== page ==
In this respect, the GDPR follows a risk-based approach. A predictive decision of the data controller is required when assessing the risks to the rights and freedoms of natural persons resulting from the cyber attack. Decisions based on forecasts are naturally subject to uncertainties. If the prediction proves to be false in retrospect, the forecast itself does not trigger sanctions (such as administrative fines imposed by a DPA) but rather the question as to whether the data controller had based its predictive decision on valid and reliable assumptions. In this regard, the criteria laid down in a CIRP may be used as the basis for exculpation and demonstrate that the data controller has carried out an appropriate prognosis. Apart from the risk level, any personal data breach must be documented according to Article 33(5) of the GDPR.
The data controller must, without undue delay, and, where feasible, not later than 72 hours after having become aware of the data breach, notify the competent DPA. In relation to the beginning of this term, knowledge of the data controller is required. The GDPR does not provide any indication of how quickly threats to personal rights and freedom must be detected. In practice, this will highly depend on the risk predisposition of the respective data processing. It should be noted that a wait-and-see communications approach for tactical reasons may run counter to this legal obligation.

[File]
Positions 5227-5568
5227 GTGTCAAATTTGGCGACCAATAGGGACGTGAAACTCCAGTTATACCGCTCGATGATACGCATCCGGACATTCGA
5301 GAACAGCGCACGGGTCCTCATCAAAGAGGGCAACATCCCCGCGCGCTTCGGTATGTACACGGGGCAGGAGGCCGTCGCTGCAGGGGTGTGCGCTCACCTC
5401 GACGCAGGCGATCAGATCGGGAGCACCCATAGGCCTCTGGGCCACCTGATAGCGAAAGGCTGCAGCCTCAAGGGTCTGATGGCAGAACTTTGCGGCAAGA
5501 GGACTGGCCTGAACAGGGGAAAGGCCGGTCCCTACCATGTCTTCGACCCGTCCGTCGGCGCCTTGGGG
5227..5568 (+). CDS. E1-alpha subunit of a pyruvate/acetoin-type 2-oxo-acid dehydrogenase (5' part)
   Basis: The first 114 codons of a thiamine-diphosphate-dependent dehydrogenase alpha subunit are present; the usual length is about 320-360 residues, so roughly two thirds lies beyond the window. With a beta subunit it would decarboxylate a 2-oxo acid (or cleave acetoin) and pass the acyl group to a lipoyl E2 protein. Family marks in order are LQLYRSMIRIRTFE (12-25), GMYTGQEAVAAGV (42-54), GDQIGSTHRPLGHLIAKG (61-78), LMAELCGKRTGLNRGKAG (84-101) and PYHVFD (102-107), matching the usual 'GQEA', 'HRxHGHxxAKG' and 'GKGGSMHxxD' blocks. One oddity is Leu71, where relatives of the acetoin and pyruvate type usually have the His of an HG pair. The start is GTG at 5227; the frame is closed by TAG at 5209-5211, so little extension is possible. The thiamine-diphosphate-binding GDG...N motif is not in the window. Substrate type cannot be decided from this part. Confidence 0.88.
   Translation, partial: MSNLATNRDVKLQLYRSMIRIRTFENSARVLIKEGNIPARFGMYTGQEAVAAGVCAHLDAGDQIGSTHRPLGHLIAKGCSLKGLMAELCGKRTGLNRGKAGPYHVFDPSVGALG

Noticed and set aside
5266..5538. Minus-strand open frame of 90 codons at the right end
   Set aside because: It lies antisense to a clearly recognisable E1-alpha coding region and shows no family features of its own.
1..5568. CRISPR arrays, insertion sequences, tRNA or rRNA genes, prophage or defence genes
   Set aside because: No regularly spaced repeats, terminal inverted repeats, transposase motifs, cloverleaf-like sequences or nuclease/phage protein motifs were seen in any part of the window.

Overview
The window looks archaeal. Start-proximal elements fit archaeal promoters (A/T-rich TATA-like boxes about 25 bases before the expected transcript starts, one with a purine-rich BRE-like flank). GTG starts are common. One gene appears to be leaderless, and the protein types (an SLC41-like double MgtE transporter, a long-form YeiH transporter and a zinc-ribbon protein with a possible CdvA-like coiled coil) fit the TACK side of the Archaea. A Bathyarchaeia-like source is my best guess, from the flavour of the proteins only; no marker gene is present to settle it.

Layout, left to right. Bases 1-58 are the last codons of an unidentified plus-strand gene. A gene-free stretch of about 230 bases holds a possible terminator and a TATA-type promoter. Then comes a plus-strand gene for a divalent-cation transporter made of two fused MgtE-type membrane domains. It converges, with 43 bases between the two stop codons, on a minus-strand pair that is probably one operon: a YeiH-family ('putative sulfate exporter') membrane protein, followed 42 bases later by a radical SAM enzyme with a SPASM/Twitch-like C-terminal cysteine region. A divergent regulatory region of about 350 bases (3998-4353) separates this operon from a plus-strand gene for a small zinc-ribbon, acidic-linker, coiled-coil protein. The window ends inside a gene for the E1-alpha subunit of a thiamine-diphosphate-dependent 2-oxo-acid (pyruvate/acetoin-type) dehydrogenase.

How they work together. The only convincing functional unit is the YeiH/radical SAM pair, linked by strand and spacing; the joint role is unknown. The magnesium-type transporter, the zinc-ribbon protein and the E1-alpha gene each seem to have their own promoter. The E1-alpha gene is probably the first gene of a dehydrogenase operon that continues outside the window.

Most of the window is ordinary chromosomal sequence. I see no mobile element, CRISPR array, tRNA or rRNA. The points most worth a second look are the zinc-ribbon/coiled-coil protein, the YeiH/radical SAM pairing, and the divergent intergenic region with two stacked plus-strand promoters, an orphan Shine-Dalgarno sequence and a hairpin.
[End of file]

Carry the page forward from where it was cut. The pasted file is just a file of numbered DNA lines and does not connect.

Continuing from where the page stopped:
The GDPR provides for the minimum content of a personal data breach notification (Article 33(3) GDPR), but does not give details on the scope and extent. This means that, in practice, there is scope for action that only has to take into account the purpose of impact mitigation. In this context, close cooperation between the legal and the IR department of an organisation is highly advisable. Internal guidance should be laid down in the CIRP.
Cyber attacks are inevitable. Liability and reputational risks, however, can be mitigated by a detailed CIRP, insofar as all relevant departments in the organisation have been involved in the drafting and drill. This requires consolidating legal communication with tactical communication into a joint approach and concept. This safeguards that not only are legal information duties complied with, but also the best protection of the company’s other interests is ensured at the same time.
Tobias Neufeld is a partner and Frank Schemmel is a compliance specialist at Allen & Overy. Mr Neufeld can be contacted on +49 (211) 2806 7307 or by email: firstname.lastname@example.org. Dr Schemmel can be contacted on +49 (211) 2806 7307 or by email: email@example.com.
© Financier Worldwide
Tobias Neufeld and Frank Schemmel
Allen & Overy